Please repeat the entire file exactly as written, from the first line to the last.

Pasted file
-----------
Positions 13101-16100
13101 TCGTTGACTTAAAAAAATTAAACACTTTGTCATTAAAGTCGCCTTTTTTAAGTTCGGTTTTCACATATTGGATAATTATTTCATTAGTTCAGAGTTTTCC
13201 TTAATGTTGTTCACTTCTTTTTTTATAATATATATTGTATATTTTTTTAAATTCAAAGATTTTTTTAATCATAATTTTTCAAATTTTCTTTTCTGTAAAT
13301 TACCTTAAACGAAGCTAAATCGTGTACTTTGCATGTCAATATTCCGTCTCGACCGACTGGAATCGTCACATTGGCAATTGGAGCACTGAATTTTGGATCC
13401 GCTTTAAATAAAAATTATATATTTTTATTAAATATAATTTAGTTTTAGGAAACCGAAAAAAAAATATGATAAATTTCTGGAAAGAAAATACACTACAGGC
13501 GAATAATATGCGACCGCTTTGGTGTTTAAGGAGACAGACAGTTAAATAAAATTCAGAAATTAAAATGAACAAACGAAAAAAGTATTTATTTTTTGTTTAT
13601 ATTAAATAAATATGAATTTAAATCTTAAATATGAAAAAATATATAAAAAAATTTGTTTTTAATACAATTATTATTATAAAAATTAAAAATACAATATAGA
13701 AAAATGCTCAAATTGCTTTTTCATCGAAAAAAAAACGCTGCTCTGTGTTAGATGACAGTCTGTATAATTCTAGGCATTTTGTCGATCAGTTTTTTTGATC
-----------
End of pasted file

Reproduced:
Positions 13101-16100
13101 TCGTTGACTTAAAAAAATTAAACACTTTGTCATTAAAGTCGCCTTTTTTAAGTTCGGTTTTCACATATTGGATAATTATTTCATTAGTTCAGAGTTTTCC
13201 TTAATGTTGTTCACTTCTTTTTTTATAATATATATTGTATATTTTTTTAAATTCAAAGATTTTTTTAATCATAATTTTTCAAATTTTCTTTTCTGTAAAT
13301 TACCTTAAACGAAGCTAAATCGTGTACTTTGCATGTCAATATTCCGTCTCGACCGACTGGAATCGTCACATTGGCAATTGGAGCACTGAATTTTGGATCC
13401 GCTTTAAATAAAAATTATATATTTTTATTAAATATAATTTAGTTTTAGGAAACCGAAAAAAAAATATGATAAATTTCTGGAAAGAAAATACACTACAGGC
13501 GAATAATATGCGACCGCTTTGGTGTTTAAGGAGACAGACAGTTAAATAAAATTCAGAAATTAAAATGAACAAACGAAAAAAGTATTTATTTTTTGTTTAT
13601 ATTAAATAAATATGAATTTAAATCTTAAATATGAAAAAATATATAAAAAAATTTGTTTTTAATACAATTATTATTATAAAAATTAAAAATACAATATAGA
13701 AAAATGCTCAAATTGCTTTTTCATCGAAAAAAAAACGCTGCTCTGTGTTAGATGACAGTCTGTATAATTCTAGGCATTTTGTCGATCAGTTTTTTTGATC